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After Rutyna's death, a letter exchange ensued between Files and the Benefits Administrator setting forth their respective positions regarding Files's entitlement to benefits under each Plan pursuant to the PSA. Three (3) days after Rutyna's death, Files's divorce counsel notified Exxon's legal department of the death, acknowledged that no QDRO had been filed, and inquired whether the Pension Plan would honor the PSA. Files herself also notified the Plans of Rutyna's death in her capacity as executrix of his estate. The Benefits Administrator replied to Files by letter dated March 14, 2001, seeking a death certificate and stating unequivocally that as to the Pension Plan "there are no survivor benefits due and payable."5 Files's new counsel (also her counsel in this appeal), then wrote to the Plans on March 31, 2001, requesting summary plan documents and asking that no distribution be made until he could determine whether the PSA met the QDRO requirements for each Plan. A week later, by letter dated April 6, 2001, Files's counsel wrote another letter, enclosing the PSA, explaining Files's position that the PSA was a QDRO as to both the Savings and Pension Plans, and requesting distribution of benefits pursuant to both Plans. But, that letter characterized the pension benefit sought as a fifty percent "survivor benefit" under the Pension Plan and requested forms to allow Files to "elect commencement of her surviving spouse benefit."6


The administrator of both the Savings and the Pension Plans, by letter of July 18, 2001, denied Files's claim for benefits pursuant to the PSA, indicating within its determination that: (1) the PSA would be treated as a QDRO for purposes of the Savings Plan (and specifically that Files would get one-half of that account and, because of the lack of a beneficiary designation, Rutyna's children would get the remainder); (2) the PSA would not be treated as a QDRO for purposes of the Pension Plan; and (3) the absence of an award of "survivor benefits to Alternate Payee" in the PSA, coupled with Rutyna's death before either Files or Rutyna commenced their receipt of Pension Plan benefits, resulted in no benefits payable to Files as an "Alternate Payee" because the PSA did not award her surviving spouse benefits.7 That letter also stated that the Pension Plan would not entertain a nunc pro tunc order with respect to the Pension Plan survivor benefits as that would violate 29 U.S.C. § 1056(d)(3)(D) by requiring the Pension Plan to pay increased benefits. The Pension Plan's position is premised on its determination that Rutyna's pension benefits lapsed upon his death in the absence of any designated survivor annuity; consequently, any state court DRO providing for payment of pension benefits to an alternate payee that was presented to the Pension Plan subsequent to Rutyna's death would, in the Pension Plan's opinion, result in the Pension Plan having to provide increased benefits in violation of 29 U.S.C. § 1056(d)(3)(D)(ii).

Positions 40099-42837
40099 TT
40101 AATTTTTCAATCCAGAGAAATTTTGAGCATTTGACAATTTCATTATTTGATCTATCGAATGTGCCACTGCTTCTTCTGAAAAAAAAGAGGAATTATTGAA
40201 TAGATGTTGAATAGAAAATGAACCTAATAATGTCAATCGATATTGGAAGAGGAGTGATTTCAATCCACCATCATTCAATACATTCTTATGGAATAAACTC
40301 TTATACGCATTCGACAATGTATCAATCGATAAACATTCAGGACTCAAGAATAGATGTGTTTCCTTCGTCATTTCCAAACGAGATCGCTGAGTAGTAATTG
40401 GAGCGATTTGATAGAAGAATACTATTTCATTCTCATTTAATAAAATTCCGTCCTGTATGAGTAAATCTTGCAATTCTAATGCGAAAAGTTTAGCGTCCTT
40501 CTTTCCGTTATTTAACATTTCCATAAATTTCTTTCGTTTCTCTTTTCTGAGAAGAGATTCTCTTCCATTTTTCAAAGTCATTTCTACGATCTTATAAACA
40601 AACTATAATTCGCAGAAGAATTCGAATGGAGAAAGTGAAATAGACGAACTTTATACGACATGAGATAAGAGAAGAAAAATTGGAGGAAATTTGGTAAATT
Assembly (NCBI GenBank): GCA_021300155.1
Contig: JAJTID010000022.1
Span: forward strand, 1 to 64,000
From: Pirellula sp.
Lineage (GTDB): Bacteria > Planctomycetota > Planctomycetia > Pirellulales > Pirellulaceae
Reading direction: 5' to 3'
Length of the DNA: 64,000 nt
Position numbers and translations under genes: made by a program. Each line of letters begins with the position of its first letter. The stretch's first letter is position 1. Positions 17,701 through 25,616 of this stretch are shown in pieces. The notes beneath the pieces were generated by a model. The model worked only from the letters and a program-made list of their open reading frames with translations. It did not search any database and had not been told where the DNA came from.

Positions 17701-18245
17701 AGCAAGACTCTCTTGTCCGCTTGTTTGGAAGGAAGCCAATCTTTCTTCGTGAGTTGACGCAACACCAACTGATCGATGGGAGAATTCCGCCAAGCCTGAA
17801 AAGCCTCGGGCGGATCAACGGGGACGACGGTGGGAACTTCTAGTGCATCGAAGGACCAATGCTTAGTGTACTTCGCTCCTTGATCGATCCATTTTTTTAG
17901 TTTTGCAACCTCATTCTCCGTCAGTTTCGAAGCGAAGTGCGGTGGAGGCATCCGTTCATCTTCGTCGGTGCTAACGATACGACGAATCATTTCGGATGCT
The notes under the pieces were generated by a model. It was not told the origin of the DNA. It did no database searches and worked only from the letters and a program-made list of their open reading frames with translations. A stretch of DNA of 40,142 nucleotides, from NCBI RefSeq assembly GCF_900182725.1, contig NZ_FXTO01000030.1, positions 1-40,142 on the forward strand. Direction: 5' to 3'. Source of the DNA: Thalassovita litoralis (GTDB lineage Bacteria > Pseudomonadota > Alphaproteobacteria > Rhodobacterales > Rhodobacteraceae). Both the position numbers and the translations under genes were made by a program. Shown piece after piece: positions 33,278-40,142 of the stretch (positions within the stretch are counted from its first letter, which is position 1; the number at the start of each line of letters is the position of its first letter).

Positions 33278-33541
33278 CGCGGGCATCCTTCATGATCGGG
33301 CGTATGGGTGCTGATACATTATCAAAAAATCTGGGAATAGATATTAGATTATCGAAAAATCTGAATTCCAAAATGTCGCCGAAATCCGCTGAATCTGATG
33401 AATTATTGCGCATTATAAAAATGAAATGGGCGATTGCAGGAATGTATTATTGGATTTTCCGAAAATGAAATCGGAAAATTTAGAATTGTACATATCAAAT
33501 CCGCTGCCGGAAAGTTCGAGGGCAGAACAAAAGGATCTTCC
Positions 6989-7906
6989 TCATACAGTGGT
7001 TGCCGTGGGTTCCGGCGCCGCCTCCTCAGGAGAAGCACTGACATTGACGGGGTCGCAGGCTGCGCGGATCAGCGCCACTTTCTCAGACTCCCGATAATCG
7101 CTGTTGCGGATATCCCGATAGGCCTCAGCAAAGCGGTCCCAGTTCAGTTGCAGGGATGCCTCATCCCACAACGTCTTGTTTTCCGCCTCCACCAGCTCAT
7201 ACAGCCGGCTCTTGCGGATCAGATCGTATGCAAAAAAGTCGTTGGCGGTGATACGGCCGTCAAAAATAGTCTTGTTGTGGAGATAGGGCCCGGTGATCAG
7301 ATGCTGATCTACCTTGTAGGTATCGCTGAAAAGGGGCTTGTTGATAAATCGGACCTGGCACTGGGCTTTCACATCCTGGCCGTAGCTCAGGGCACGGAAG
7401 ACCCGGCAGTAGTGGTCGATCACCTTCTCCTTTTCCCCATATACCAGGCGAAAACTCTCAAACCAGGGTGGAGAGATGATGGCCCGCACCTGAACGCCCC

By letter dated August 9, 2001, Files's counsel appealed administratively the Pension Plan's denial of Files's claim for pension benefits pursuant to the PSA. In that letter, Files's counsel stated that it was his understanding, based on the block placed on the savings account, that the Pension Plan was on notice of the divorce proceedings prior to Rutyna's death. He further explained that Files was seeking to enforce an interest created by the PSA during Rutyna's lifetime, entitling her to fifty percent of Rutyna's accrued benefits, which was enforceable by Files in her own right regardless of Rutyna's death because that interest was not a surviving spouse benefit. Files's counsel also enclosed with that letter "a proposed form of separate interest QDRO" and inquired whether it would qualify as a QDRO for Pension Plan purposes upon its entry by the New Jersey Court. The letter explained: "It should be evident from the interest thereby created that Ms. Files['s] benefit is neither a survivor benefit nor a benefit that would increase the Plan's cost . . . [A]s structured the benefit would have been removed from Mr. Rutyna's interest effective as of the date of the . . . [PSA]."


The Pension Plan again denied Files's claim for benefits pursuant to the PSA on October 24, 2001. First, the Pension Plan clarified that a block had been placed only on Rutyna's savings account, not on his pension account. Next, the Pension Plan quoted extensively from its Summary Plan Description to support its denial — "if a terminee [which is what Rutyna was8] dies before a vested pension benefit payment begins and without a surviving spouse no benefit is payable." The Pension Plan concluded as follows:


We have reviewed the 1998 PSA and have determined that it does not specifically state that Ms. Files shall be considered a surviving spouse. Survivor benefits are fixed as of the participant's death and the proposed DRO . . . would expand the liability of the Plan. Your argument that a separate interest DRO would have given Ms. Files survivor rights is well taken but there is no assurance that a separate interest DRO is what would have been agreed to by the parties. Therefore, we cannot qualify the . . . [proposed DRO] as a QDRO at this time as no pension benefits are payable in accordance with . . . the Plan.


Files's counsel replied with yet another appeal dated December 17, 2001, again requesting pension benefits pursuant to the PSA. He explained that a QDRO was entered within the eighteen month segregation period following notice to the Plan of the divorce proceedings. The letter continued that because Files was granted a separate interest enforceable under state law effective upon entry of the PSA, after entry of the QDRO, that interest must be paid to her upon her request following Rutyna's earliest retirement age under the Pension Plan.